Gamblers forward Danny DiGrande has been through a lot in his three years in the USHL. From being traded to season-ending injuries, DiGrande’s emotions have run the gamut. Now in Green Bay, DiGrande looks for one last shot at the Clark Cup.
Growing up in Macomb, Michigan, a northern suburb of Detroit, DiGrande first laced up the skates at two-years old with a little encouragement from his dad and brother.
“My dad always loved to play hockey while he was growing up, but never played seriously. He then got my older brother into hockey. And me – I always wanted to be like my older brother,” said DiGrande who credits his start in hockey to his older brother. “Watching my older brother really drove me to play hockey because watching him I knew I wanted to be just like him.”
DiGrande along with his two brothers grew up playing hockey. Playing alongside his older brother Marc allowed DiGrande to play with the older kids.
“Playing up two years really pushed me to become the player I am. I played with my older brother for about six years,” said DiGrandi who transitioned down to playing one year-up, then eventually to playing in his own age division when contact-hockey began. “I think one of the best parts of playing youth hockey was being able to play with my older brother for almost my entire life.”
Marc just graduated from Michigan State University and is applying to medical school. DiGrande’s younger brother Joey, who despite only a sophomore in high school, is a business owner.
DiGrande has continued his progression on the ice. His abilities have led to playing in some of the top leagues in Michigan and the United States. Beginning in 2013, DiGrande played two seasons with the AAA Oakland Jr. Grizzlies U16 and U18 teams.
“It was the best seasons of my life. It was a really great group of guys to play alongside and the coaches made the experience even more fun for me,” said DiGrande.
In his junior year of high school, DiGrande started getting interest from a number of USHL teams. DiGrande first foray in the USHL was at the Lincoln Stars tryout camp. Although he participated in the Stars All-Star game he was not given a spot on the roster.
With a little encouragement from his parents, DiGrande bypassed playing in the NAHL and returned home to play another year of AAA hockey.
In 2015, DiGrande was selected by the Muskegon Lumberjacks in the 2nd round of the USHL Phase II Entry Draft. After starting the year in Muskegon, Digrande was sent to the Springfield Blues of the NAHL. After producing five points in five games, DiGrande returned to Muskegon. The highlight of the year for DiGrande was notching a hat trick. In all DiGrande would appear in 37 games, recording three goals and four assists.
That following summer, DiGrande received a call while on the golf course, telling him he had been traded to the Tri City Storm. With the Storm, DiGrande tallied nine goals and seven assists in 37 games before suffering a season-ending knee injury on Valentine’s Day.
With the injury, DiGrande went home to Macomb for the remainder of the season. Back home, he took all of the necessary strides to get back on the ice.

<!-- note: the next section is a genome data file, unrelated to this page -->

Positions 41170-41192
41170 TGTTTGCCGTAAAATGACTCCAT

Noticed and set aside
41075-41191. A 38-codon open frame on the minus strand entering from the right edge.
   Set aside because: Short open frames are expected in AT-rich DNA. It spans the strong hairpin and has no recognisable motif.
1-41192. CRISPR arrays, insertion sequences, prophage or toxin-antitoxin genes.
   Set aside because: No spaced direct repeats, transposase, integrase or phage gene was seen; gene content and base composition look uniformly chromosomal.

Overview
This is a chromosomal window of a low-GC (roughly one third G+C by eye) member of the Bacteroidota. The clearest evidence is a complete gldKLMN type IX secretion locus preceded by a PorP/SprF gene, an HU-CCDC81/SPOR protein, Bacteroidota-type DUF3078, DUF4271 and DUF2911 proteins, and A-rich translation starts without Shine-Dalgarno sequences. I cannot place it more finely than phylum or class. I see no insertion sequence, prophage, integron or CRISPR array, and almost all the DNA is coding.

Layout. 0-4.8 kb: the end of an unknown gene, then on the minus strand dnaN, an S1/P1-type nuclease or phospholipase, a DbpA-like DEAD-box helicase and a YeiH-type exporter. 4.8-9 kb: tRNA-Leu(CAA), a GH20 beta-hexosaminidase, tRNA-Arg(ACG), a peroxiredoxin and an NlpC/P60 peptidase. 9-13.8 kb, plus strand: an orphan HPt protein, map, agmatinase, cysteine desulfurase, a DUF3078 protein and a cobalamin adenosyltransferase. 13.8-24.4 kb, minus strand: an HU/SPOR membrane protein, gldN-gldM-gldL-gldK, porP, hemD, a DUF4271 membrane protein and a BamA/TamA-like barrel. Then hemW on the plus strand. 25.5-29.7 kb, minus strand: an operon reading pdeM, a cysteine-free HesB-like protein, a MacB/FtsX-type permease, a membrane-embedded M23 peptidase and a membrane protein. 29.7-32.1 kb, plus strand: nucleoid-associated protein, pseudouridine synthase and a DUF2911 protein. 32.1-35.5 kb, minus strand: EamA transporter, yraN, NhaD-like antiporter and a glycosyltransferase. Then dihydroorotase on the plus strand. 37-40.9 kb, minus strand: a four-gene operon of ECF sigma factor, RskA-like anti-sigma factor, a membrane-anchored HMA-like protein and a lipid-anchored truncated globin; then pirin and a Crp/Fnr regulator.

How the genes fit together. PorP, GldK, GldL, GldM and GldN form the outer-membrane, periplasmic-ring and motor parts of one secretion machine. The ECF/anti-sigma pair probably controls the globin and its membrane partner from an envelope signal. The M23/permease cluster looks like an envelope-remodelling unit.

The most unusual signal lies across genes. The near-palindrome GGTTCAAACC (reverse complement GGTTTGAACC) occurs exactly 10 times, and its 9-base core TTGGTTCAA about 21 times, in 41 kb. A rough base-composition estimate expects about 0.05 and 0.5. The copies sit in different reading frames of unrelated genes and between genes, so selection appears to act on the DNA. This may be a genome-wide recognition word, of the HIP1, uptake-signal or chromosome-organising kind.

DiGrande was again on the move prior to 2017-18 campaign. This time his rights were traded to the Waterloo Black Hawks. DiGrande would see action in 18 games with the Black Hawks before being traded to Green Bay. Ironically, the trade for DiGrande became a priority when the Gamblers lost Assistant Captain Matt Jennings to a season-ending knee injury.
“They really welcomed me and that made it a really easy transition for me being here,” said DiGrande of the Gamblers organization.
In 12 games with the Gamblers, DiGrande has accumulated four points with one goal and three assists.
“I have no complaints at all,” says DiGrande. “The fans and my host family have welcomed me with open arms. This being my third trade, they’ve made it really easy on me. I have a great roommate, teammates, and great coaches. Green Bay is a great junior hockey town overall.”
In the fall of 2018 DiGrande will arrive on the campus of RPI in Troy, New York. DiGrande had multiple schools, who were interested in his talents, but after seeing Huston Field House, RPI’s hockey arena and meeting the team, DiGrande felt assured of his choice.
“I was talking to a couple of schools when RPI flew me out for a visit. So, I went there with an open-mind,” said DiGrande. “My dad met me there which made things a little bit easier. When I landed the coaches picked me up and right when we got on campus – I knew I loved the place.”
While at RPI, DiGrande plans to study business in hopes of following in his dad’s footsteps to one day becoming a business owner.
“If the pro-hockey option is there for me after college, that is obviously a dream of mine. But I know that after hockey there has to be a plan. So, it’s going to be the business route for me.”
DiGrande has tackled a lot in his three seasons of hockey at the junior level. From trades to season ending injuries, he shows that the unpredictability of everyday life will not stop him from living out his dreams.